• In the US, there was continued tightening in labour markets as initial jobless claims fell to their lowest level since November 1973. Claims dropped to 235k from 254k reported last week and below forecasts of 257k. This also represented 89 consecutive weeks that the number of claims has been below the 300k threshold – the longest streak since 1970. Housing starts grew at their strongest pace since 2007, surging 25.5% in October, which was well above the 10.4% estimated growth. Annual CPI inflation came in at expectations with prices increasing by 1.6%, slightly higher than September's inflation figure of 1.5%. The consumer sector continues to be buoyant in the US economy as advance retail sales increased by 0.8% in October, above consensus estimates of 0.6%. This followed an upward revision of September's figures to 1.0%.
  • In the UK, annual CPI inflation unexpectedly dropped to 0.9% in October, down from 1.0% in the previous month and against consensus expectations of a small rise of 1.1%. Core CPI inflation (which excludes volatile energy and food prices) was 1.2%, similarly down from the previous month's 1.5% and behind expectations of 1.4%. Retail sales grew at their fastest pace in 14 years, as sales volumes rose by 7.4% in the year to October on the back of winter clothes and Halloween purchases. The number of people claiming unemployment benefits rose in October by 9.8k, the biggest increase since May. This rise was unexpected as forecasts suggested a more modest 2k rise. September's figure was revised up from 0.7k to 5.6k.
  • In the Eurozone, provisional Q3 seasonally adjusted annual GDP was 1.6%, unchanged from the previous quarter and in line with consensus expectations. The quarter-on-quarter change was 0.3% whilst Germany grew 0.2% over the same period. Eurozone CPI inflation month-on-month in October was 0.2%, down 0.4% points from the previous quarter and below survey estimates of 0.3%. In Germany, the ZEW survey showed a sharp improvement in economic sentiment as the index climbed to 13.8 points from 6.2 points in the previous month. The index is based on a survey of 206 analysts and investors conducted between 31 October and 14 November.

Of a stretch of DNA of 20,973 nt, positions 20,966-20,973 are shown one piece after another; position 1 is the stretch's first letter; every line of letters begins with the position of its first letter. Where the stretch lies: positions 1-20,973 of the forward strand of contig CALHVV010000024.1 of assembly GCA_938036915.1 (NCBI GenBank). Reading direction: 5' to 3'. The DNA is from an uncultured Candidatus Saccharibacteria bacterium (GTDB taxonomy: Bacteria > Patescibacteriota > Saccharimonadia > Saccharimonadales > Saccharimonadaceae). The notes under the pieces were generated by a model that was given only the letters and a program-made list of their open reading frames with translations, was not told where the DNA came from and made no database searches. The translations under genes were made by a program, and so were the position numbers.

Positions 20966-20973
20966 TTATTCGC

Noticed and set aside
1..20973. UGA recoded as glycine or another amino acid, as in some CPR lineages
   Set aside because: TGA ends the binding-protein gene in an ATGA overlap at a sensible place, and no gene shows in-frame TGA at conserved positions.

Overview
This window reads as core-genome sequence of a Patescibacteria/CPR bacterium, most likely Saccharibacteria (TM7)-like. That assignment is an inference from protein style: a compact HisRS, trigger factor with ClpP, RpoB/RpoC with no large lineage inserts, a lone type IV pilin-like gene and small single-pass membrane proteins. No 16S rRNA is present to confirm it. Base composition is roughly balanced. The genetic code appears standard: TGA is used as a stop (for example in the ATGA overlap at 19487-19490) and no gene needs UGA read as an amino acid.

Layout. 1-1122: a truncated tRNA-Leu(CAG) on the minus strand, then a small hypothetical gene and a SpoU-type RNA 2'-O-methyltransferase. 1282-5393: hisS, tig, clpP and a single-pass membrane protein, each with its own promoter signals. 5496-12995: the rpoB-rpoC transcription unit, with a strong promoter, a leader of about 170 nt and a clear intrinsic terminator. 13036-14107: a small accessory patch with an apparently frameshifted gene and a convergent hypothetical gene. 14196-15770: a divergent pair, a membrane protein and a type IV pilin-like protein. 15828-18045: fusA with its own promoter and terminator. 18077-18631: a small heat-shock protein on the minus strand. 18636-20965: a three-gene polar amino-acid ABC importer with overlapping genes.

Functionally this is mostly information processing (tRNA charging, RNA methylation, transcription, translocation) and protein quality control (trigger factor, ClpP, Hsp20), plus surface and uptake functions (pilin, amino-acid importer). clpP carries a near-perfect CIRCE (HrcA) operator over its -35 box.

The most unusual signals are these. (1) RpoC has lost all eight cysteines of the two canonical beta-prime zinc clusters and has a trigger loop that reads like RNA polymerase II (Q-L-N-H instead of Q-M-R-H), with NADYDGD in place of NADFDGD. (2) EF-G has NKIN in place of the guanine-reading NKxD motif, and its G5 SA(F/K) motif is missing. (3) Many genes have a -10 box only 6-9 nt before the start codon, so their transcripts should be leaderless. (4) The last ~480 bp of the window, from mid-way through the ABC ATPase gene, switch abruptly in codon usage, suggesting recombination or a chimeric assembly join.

• Japanese economic data was strong last week. The economy grew at a quarter-on-quarter annualised rate of 2.2% in Q3 2016, driven by a surge in exports despite yen appreciation. It was above a forecast rise of 0.8% and represented the third consecutive quarter of expansion. The increase in industrial production was revised upwards to 1.5% over the twelve months to September from the initial estimate of a 0.9% rise. However, deflation continues to be a persistent issue as the GDP deflator was down 0.1% on the year to the end of October, against expectations of a 0.3% increase.
  • It was a quiet week for economic releases in China. The year-on-year increase in industrial production remained unchanged at 6.1% compared to forecasts of 6.2% growth. Fixed asset (ex-rural) investment, a gauge of infrastructure spending, increased by 8.3% over the year to October, which was marginally above expectations of 8.2% growth. The transition to a more consumer-led economy, however, took a hit as annual retail sales growth came in below expectations at 10.0% compared to survey estimates of 10.7%.